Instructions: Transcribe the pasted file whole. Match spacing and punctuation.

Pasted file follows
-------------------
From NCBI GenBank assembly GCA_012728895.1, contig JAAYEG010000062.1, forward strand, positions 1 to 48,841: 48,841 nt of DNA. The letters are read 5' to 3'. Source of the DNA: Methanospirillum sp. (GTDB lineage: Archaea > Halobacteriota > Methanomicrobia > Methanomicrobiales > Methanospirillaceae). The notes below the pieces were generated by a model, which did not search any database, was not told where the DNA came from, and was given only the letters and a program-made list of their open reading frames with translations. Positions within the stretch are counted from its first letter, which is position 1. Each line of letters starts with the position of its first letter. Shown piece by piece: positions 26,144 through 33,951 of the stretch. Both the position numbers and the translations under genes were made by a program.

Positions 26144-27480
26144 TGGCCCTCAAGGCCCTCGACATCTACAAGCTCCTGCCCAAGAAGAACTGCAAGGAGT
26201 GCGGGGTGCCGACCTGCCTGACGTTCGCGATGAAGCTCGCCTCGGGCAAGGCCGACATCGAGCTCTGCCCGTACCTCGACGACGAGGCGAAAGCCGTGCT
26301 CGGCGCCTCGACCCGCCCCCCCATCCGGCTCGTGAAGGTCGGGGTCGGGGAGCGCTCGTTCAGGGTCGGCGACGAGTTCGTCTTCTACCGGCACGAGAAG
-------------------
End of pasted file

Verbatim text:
From NCBI GenBank assembly GCA_012728895.1, contig JAAYEG010000062.1, forward strand, positions 1 to 48,841: 48,841 nt of DNA. The letters are read 5' to 3'. Source of the DNA: Methanospirillum sp. (GTDB lineage: Archaea > Halobacteriota > Methanomicrobia > Methanomicrobiales > Methanospirillaceae). The notes below the pieces were generated by a model, which did not search any database, was not told where the DNA came from, and was given only the letters and a program-made list of their open reading frames with translations. Positions within the stretch are counted from its first letter, which is position 1. Each line of letters starts with the position of its first letter. Shown piece by piece: positions 26,144 through 33,951 of the stretch. Both the position numbers and the translations under genes were made by a program.

Positions 26144-27480
26144 TGGCCCTCAAGGCCCTCGACATCTACAAGCTCCTGCCCAAGAAGAACTGCAAGGAGT
26201 GCGGGGTGCCGACCTGCCTGACGTTCGCGATGAAGCTCGCCTCGGGCAAGGCCGACATCGAGCTCTGCCCGTACCTCGACGACGAGGCGAAAGCCGTGCT
26301 CGGCGCCTCGACCCGCCCCCCCATCCGGCTCGTGAAGGTCGGGGTCGGGGAGCGCTCGTTCAGGGTCGGCGACGAGTTCGTCTTCTACCGGCACGAGAAG